“A Love Song,” the debut feature from Max Walker-Silverman,

While it doesn’t have any CGI effects (or stirring orchestral music for that matter) to signal this, “A Love Song,” the debut feature from Max Walker-Silverman, takes place in a storybook America. That is, an America in which threat and menace are absent, where folks get along in an easy, considered, practically loping kind of way. Colorado-set, in the middle of a very sparsely populated and largely sere campground, it posits a life of few means and simple pleasures, a life that reveals a thoroughly bittersweet nature as time goes by.

We see its central character, Faye, from behind for the first few minutes. She emerges from a modest trailer hitched to a pickup truck to go grab a basket that’s caught a few crawfish in the lake nearby. She turns on an old transistor radio—Longines Symphonette logo still intact—and twists the dial. (Usually a well-curated bit of Americana emerges.) Dale Dickey, the veteran character actor who plays the role, has a thoroughly-lined face that speaks of hard years behind it.

Faye goes through her day with patience, but it’s clear she’s waiting on someone or something. Opening a calendar, she closes her eyes, circles above it with a magic marker, and when she puts it down on a particular date, she writes in its square “Today.”

In a bit, a little girl with a quarter of cowhands in tow stops by, asking if Faye can move her trailer. Seems that her family’s patriarch is buried somewhere thereabout, and they’d like to dig him up and re-bury him somewhere where the view doesn’t include a newly set-up oil rig, the only visible blot on the landscape. Faye politely says she’s waiting on a visitor who’s coming to this exact spot. The group accepts this and is pleasantly on its way.

Faye also accepts a dinner invitation from a couple, played by Benja K. Thomas and Michelle Wilson, who have Faye over at their nearby campsite and regale her with the story of their consistently postponed engagement, which was to have been proposed a couple of national parks ago on their road trip. Faye clearly envies the couple’s alliance.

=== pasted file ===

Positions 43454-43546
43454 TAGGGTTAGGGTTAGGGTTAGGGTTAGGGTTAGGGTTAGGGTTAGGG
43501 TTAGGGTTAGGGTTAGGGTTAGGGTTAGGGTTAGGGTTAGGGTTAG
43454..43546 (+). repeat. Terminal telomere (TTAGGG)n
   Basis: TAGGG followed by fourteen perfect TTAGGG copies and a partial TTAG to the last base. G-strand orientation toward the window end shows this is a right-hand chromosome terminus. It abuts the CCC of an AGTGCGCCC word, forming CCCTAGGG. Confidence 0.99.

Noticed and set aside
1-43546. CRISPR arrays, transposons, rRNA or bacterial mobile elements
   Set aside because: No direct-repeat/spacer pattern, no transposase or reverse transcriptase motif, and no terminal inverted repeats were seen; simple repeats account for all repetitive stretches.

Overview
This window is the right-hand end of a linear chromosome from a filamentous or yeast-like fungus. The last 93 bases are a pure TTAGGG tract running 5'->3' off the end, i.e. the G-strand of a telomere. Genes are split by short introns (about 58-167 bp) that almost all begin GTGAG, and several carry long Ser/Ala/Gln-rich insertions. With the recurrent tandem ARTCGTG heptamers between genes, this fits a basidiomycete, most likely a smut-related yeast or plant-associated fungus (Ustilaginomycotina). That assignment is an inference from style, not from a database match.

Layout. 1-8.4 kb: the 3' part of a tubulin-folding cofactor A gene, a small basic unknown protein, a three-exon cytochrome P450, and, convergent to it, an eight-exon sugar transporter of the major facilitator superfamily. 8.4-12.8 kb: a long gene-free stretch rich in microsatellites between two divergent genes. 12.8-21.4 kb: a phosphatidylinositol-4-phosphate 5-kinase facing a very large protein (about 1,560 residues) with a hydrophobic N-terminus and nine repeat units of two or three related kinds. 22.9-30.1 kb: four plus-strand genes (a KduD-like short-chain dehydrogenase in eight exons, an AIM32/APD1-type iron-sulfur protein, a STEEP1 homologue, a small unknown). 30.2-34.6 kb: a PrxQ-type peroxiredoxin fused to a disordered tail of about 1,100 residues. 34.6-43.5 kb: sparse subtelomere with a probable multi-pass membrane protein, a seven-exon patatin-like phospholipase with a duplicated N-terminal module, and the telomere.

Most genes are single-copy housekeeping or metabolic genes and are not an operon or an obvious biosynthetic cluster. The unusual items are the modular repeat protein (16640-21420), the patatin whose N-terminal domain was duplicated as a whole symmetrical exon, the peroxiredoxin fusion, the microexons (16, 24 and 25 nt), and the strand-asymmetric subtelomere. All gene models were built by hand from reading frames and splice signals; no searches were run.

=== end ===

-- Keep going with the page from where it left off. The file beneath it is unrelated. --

Just as Faye is preparing to hit the road, “Today” happens. In the person of Lito, played by Wes Studi. He’s about as garrulous a person as Faye, which is to say, not at all. Nevertheless, their warm but terse conversations fill in bits of their backstory and reveal Faye as having recently been widowed. Lito and Faye go way back—they reminisce about grade school adventures—but it’s not clear if they were ever lovers. This appointment, apparently, was made with a perhaps tacit understanding that the possibility would be explored.

They fall into an almost immediately comfortable exchange, largely through music. Faye explains her radio to Lito: wherever you twist the dial to, where you land, it’ll be playing the perfect song. With his electric guitar, Lito teaches Faye the Michael Hurley song “Be Kind to Me,” and subsequent scenes depict the couple living out that song, along with Lito’s quiet, friendly dog.

And … that’s kind of it. “A Love Song” is a companionable movie to sit through. It’s well-photographed, unobtrusively edited, full of wondrous sights, and acted by a couple of masters of warm underplaying. One of its final lines is “We’re going to be okay,” and the movie seems to believe this can be true, if we have the wherewithal to live lives as uncomplicated at Lito and Faye do. I’m not sure I myself believe that anymore. If I did, I might have been more moved by this thoroughly decent picture.

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